I will soon be starting my final paper for Advanced Composition. If I could “look forward” to writing a paper, it would be this paper. Why is that?

I get to argue.

Yes, I thoroughly enjoy arguing. In my younger years, my parents often told their friends that I could argue with a brick wall; they joked that law school was in my future. I would argue about which television show to watch with my little brother. I would argue when I didn’t want to touch my plate of leftover squash casserole. I would argue when my mom made me try on clothes.

As I grew older, my arguments grew more sophisticated. At 10, I was an active participant in the *NSYNC vs. Backstreet Boys debate. At 15, I would argue with my friends over Bella’s true love in the Twilight series (Jacob was clearly better suited for Bella). At 17, I argued with another students for ten minutes over the location of the Grand Canyon. 

For this paper, I plan to argue on something for which I am incredibly passionate: breakfast.

Breakfast is the best meal of the day, hands down. I eat breakfast every morning without fail, and I scold those around me who neglect it. Most mornings, I only have time to eat a bowl of cereal and some fruit. On the rare Saturday morning, I get to enjoy the meal as it should be: French toast, waffles, scrambled eggs, and, if I’m lucky, bacon.

Above I’ve attached a podcast explaining how to fix a bowl of cereal. If nothing else, you, the reader, can stomach a bowl of Cheerios before beginning yet another hectic day. Seriously - eat breakfast.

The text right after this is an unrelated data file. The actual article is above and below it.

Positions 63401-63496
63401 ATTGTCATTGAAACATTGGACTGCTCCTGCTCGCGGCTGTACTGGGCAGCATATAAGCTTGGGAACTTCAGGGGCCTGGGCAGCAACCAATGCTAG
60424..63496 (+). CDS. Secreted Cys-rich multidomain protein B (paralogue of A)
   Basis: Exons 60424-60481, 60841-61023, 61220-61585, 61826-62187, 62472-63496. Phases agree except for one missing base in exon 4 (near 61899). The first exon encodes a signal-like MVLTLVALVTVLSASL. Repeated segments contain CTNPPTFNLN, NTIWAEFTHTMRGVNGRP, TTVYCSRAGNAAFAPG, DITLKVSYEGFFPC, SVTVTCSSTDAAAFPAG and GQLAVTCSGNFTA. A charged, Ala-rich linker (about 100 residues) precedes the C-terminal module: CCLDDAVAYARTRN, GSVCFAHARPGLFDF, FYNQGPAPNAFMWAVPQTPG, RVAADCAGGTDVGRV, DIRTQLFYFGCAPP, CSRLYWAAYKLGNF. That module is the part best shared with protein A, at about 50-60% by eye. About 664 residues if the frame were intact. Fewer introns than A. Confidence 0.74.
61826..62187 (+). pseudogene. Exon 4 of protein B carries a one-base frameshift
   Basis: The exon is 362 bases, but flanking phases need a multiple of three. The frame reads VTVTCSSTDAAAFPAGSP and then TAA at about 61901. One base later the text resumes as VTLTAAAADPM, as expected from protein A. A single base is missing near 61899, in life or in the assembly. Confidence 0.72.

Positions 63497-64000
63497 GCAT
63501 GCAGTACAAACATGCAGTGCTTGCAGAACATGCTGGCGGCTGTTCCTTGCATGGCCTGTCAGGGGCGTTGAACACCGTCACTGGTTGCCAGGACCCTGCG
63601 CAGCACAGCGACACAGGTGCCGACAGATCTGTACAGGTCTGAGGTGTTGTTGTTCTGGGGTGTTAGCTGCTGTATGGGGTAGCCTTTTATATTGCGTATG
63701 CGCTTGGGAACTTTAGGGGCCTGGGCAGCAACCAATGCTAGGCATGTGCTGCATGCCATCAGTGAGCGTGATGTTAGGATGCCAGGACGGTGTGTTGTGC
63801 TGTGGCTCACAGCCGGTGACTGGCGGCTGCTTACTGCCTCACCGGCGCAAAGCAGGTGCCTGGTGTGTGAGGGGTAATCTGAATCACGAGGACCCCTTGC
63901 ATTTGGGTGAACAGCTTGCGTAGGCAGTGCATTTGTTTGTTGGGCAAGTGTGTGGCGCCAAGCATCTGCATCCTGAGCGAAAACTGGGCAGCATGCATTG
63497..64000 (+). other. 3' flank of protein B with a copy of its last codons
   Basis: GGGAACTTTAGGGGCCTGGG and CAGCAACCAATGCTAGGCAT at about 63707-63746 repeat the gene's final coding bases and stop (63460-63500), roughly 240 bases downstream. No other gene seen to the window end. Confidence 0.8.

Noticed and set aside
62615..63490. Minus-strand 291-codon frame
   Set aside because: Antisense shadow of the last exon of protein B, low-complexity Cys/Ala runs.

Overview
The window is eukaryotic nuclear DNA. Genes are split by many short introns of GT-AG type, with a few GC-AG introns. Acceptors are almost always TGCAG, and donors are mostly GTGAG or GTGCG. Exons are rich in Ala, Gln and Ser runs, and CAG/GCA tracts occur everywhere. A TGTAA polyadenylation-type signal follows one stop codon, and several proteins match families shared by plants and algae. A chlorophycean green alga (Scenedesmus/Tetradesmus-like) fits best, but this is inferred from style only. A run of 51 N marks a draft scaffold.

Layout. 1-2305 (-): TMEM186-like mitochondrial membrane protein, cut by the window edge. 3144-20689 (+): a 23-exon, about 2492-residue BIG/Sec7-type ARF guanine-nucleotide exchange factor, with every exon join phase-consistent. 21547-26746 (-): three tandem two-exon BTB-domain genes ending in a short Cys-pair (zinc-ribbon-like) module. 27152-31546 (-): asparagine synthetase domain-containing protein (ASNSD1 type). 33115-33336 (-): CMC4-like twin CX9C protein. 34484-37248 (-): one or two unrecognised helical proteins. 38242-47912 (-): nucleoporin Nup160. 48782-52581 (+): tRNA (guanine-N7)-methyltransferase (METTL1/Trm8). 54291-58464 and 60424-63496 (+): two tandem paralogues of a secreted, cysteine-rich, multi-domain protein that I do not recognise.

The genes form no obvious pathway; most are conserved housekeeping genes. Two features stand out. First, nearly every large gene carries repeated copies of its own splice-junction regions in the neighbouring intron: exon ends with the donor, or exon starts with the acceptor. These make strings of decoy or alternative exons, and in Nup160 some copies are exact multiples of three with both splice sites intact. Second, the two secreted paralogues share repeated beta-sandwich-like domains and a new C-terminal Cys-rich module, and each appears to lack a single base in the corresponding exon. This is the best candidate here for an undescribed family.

Before you read any further, please watch the above podcast. 

First, I would just like to say that filming that podcast was pretty high on my uncomfortable-things-I’ve-done list. There is a point to it, though. Let’s recap:

The world - 7 billion people.

The United States - 313.9 million people.

Tennessee - 6.456 million people.

Chester County - 17,131 people.

Freed-Hardeman University - 1,992 people.


I’m writing a creative nonfiction essay on my experience studying abroad in the fall semester of my sophomore year. Studying abroad is something I routinely encourage people, especially my friends and classmates, to do. I tell them about the people I met, the life lessons I learned, and the new perspective I gained of the world. 

When I first chose to study abroad, I knew the world was big. In fact, the world was 7 billion people big. I was only one. I was insignificant. I was a dot in a sea of people. 

Don’t think, however, that this fact had me down. Insignificance = lack of responsibility, right? I didn’t have the power to change anyone or anything, so why bother making the effort?

Then I met a South Korean lady on a day trip to Luxembourg City, and suddenly, the world wasn’t so big. This lady, this one lady, was significant. She made a difference in the lives of twelve college students from Henderson, Tennessee, simply by asking us to sing with her. 

That’s right; you read it correctly. She wanted us to sing with her. That’s all it took for her sweet spirit to change the way I saw the world.

I am only one person. But I am one person who has the ability to encourage, and share, and uplift. I have the potential, through a tiny action, to change someone’s day, or year, or life. That’s a mighty big responsibility.

I don’t know if I’m quite ready to take on the population of the world, or even 313.9 million United States citizens. I think I’ll just start with dear ole FHU. After all, if it weren’t for FHU, I wouldn’t have had the opportunity to study abroad in the first place.

The Big 2-5.

To date, I’ve done an admirable job of sticking to the suggested Advanced Comp blog topic. Then I saw that the Internet, or World Wide Web, turned 25 years old yesterday, March 12, 2014.